What is genre?

Here’s my definition, pulled together from various sources: Genre is a set of expectations an audience has when approaching a form of media.

Until about eight years ago, I didn’t put whole lot of thought into genre and RPGs. Not many players do. They just pick what they want to play and play it.

At times I played or dabbled into other RPGs: Star Wars RPG, Mage: The Ascension, Warhammer Fantasy Role Play, Dark Heresy, and so on. GURPS spreads across multiple genres.

My default RPG was whatever current edition of D&D was on the market. I was never quite happy with with 3.5e, but I ran it. The “D20 System” pretty much covered every genre out there. Yet I wanted something more like AD&D 2e with the “feel” of first edition.

And then D&D 4th Edition came out.

Genre might be hard to define, but players know when their expectations aren’t met.

Imagine Call of the Cthulu without insanity. Imagine Star Wars without “The Force” or any Lord of the Rings RPG without Hobbits or Rangers?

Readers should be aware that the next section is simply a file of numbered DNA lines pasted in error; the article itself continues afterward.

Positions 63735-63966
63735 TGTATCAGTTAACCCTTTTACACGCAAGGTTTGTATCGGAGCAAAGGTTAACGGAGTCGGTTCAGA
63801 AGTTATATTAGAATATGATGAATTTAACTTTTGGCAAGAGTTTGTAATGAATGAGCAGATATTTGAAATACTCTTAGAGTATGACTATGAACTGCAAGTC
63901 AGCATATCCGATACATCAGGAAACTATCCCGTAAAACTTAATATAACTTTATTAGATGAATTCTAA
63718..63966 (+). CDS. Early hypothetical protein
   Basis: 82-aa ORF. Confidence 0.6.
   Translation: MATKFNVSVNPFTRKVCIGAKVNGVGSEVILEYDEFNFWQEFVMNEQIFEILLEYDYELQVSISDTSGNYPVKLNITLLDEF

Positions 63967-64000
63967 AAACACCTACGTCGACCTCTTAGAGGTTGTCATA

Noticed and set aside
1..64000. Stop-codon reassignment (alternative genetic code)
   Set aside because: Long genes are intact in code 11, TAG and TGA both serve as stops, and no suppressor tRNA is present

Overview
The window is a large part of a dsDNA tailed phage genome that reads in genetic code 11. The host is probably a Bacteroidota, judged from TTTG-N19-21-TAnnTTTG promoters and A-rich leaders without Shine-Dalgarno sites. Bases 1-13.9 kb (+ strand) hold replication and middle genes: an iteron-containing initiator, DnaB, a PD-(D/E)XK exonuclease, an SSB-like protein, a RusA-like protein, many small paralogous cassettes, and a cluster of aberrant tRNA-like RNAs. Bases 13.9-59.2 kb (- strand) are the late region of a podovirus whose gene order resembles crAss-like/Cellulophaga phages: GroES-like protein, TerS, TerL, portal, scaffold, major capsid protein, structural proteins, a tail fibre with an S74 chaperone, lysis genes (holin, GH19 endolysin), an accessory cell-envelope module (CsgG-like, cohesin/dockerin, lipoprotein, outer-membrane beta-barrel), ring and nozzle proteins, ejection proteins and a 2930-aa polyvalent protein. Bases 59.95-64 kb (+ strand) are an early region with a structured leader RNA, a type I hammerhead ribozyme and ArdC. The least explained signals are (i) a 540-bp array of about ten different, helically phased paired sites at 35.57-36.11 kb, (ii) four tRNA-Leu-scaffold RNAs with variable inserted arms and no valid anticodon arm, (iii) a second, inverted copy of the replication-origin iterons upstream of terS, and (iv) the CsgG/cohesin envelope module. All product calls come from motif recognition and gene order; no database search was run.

What would happen if gamers bought an edition of D&D, expecting something more like AD&D 2e, but instead got World of Warcraft on the tabletop?

That’s D&D 4e. It didn’t meet player expectations.

For sometime I tried running D&D 3.5e in a “low magic/grimdark” setting. It didn’t work well after the characters reached about 5th level or so.

Game masters wanting to run primarily a deep roleplaying and storytelling campaign should shy away from rules-dense systems like Rolemaster.

Now I’m looking at running a low magic sword & sorcery sandbox campaign.

Two major candidates for this are Advanced Dungeons & Dragons and Dungeon Crawl Classics RPG. I’m leaning toward latter, because its basic rules resemble rules from modern iterations of D&D. Yet it encourages judges to maintain that sense of wonder.

When I say, “sword and sorcery,” prospective players will have idea of what to expect: lots of action, dangerous dungeons, evil cults, and lost ruins. When I say, “low magic,” players won’t be disappointed if there’s a not a “magic shop” or when I tell them to roll up 0-level characters.

The “sandbox” part might confuse some players who haven’t heard of the term before, but that’s easily explainable: exploration driven by the goals of the player characters.

You could argue that a GM should choose the genre before choosing the rules. 

Yet if you plan on running a given set of rules, chances are you’ve already chosen the genre you’d like to run.